"It's like nobody was listening to us." With President Beebe saying White Jesus is here to stay, student activists are tired of protesting.
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Early one morning, fourth-year Kayla Abeyta went to play the piano in the prayer chapel. Expecting, as she walked in, to see White Jesus, His arms outstretched and feet planted in North America, she was surprised to find that the chapel was brighter than usual. On that morning in late May, the stained glass window was not there, and the light poured in through the empty frame.
Abeyta snapped a photo and posted it with no caption. With students gone for break, she wondered if the college had taken the opportunity to quietly relocate the controversial image. “I had a mixture of surprise and relief that the student voice was finally being listened to,” she said. But the window would be back—a Westmont alum informed Abeyta that it was just being repaired.
Originally installed in 1961, the stained glass window has been the focal point of a year-long, campus-wide discussion of race and theology. But to the extent that the goal of last year’s conversation was to decide the fate of the window, the college now has an answer. President Gayle Beebe, asked directly about White Jesus during a Q-and-A session with student leaders just before the semester began, addressed the issue with an air of finality. “I'm glad that we fixed the window,” Beebe said. “I’m glad we put it back in.”
White Jesus was first questioned last year, when three students—Brendan Fong, Emily Mata and Olivia Stowell—sent a letter to the college’s administration asking that the window be removed and created an online petition to that effect. The topic resonated all year: some 200 people filled the Global Leadership Center to hear a panel of four professors discuss the image, five professors wrote opinion articles in The Horizon on the topic, and students began wearing shirts with red print, reading “Jesus wasn’t White.” The petition now bears 216 signatures.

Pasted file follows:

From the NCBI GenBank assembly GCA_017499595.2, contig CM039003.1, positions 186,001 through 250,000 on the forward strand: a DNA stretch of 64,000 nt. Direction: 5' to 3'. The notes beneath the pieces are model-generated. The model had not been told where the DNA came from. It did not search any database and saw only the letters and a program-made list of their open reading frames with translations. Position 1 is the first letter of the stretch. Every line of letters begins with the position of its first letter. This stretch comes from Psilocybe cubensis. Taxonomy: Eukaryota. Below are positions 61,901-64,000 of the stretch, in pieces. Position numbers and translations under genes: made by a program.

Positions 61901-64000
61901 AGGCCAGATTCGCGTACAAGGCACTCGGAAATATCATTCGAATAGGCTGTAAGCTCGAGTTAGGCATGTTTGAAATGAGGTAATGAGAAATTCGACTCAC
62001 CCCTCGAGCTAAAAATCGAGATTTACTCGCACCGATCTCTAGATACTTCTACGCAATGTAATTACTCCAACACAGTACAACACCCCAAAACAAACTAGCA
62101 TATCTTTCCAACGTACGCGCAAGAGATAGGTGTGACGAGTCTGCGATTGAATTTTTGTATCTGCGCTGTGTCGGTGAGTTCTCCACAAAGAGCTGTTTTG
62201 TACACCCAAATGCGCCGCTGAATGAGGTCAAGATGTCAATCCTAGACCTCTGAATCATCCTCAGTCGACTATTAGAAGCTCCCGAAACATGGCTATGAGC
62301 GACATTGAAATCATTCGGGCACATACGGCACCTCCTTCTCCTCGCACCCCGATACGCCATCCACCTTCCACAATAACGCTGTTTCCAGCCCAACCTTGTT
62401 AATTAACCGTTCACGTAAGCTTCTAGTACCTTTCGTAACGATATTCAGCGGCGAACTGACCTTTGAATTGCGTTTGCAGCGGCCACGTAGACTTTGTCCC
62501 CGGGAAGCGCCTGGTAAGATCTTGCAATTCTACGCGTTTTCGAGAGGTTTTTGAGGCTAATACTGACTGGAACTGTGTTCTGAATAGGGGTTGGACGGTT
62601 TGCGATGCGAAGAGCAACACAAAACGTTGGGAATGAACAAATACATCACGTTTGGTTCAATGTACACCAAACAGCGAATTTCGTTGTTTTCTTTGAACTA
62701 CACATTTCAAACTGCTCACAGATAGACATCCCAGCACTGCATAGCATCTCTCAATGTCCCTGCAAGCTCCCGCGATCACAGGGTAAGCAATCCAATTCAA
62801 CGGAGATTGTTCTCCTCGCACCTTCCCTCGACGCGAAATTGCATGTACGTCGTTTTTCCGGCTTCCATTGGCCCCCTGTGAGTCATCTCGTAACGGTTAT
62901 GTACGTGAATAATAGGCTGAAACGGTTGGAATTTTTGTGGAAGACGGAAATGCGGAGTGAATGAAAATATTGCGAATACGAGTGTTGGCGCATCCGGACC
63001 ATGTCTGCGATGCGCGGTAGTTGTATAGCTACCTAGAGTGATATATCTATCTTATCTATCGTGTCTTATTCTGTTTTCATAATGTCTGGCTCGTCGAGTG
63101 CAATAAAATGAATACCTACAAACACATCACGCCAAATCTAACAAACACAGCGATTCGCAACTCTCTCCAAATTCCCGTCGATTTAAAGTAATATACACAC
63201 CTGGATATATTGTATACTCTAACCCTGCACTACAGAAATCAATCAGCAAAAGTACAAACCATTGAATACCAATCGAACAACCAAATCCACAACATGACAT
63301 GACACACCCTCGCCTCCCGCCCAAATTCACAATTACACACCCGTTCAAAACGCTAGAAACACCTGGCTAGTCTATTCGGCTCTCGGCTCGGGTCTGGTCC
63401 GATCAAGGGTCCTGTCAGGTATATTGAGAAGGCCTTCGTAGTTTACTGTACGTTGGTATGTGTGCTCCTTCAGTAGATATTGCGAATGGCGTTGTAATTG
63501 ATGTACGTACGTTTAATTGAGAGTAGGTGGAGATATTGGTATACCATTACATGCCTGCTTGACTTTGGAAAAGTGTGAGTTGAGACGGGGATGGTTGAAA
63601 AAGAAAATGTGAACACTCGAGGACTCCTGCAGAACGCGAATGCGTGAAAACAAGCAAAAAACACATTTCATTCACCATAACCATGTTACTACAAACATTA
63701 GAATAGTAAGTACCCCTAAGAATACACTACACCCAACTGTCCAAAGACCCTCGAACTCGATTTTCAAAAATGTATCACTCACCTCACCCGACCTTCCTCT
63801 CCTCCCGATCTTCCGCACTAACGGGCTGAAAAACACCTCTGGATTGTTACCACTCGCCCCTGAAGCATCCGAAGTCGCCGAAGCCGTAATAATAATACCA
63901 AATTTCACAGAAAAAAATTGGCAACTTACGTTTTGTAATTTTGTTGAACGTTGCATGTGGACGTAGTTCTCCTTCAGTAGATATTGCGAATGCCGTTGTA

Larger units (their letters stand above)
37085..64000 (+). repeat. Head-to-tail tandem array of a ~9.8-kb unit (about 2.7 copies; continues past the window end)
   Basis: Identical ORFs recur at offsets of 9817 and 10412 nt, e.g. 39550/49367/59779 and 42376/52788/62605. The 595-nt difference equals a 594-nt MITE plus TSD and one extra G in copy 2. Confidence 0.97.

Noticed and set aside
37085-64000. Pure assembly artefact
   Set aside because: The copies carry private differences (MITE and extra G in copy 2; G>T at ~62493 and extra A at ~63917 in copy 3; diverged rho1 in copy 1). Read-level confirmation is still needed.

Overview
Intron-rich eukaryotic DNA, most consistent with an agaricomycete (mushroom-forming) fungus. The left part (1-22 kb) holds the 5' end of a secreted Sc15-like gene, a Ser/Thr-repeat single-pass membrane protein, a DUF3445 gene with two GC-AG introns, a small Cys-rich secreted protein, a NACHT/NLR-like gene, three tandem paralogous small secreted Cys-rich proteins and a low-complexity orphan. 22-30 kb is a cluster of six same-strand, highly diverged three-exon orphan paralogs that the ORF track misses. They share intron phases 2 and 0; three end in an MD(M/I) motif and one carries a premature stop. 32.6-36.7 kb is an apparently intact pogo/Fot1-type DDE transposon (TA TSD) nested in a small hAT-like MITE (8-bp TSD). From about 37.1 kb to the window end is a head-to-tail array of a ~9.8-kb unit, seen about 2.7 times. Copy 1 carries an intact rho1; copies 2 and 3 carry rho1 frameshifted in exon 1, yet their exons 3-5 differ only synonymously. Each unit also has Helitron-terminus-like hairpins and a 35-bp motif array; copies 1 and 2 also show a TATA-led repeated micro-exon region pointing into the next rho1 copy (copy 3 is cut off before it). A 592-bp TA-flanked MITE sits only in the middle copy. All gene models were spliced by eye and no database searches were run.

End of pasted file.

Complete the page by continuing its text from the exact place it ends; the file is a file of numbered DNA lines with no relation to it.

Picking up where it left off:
The college’s administration didn’t address the issue publicly until the end of the year, but The Horizon reported that the student activists did meet privately with members of the administration. “We met with representatives of student life and shared some of our concerns,” Fong told the Horizon in March.
At the Q-and-A session, Beebe gave several reasons for his decision to keep the image. Referring to the window’s place in the Nancy Voskuyl Prayer Chapel, he said, “It’s a memorial chapel and so I wanted it kept whole.” But the president also discussed the racial dimension to the controversy. In the 1960s, Westmont “was easily over 90 percent White, and so I think it would probably fit the college at the time,” Beebe said. “[The image] would have come of age during a time where the college was predominantly White, and we just need to move beyond that.”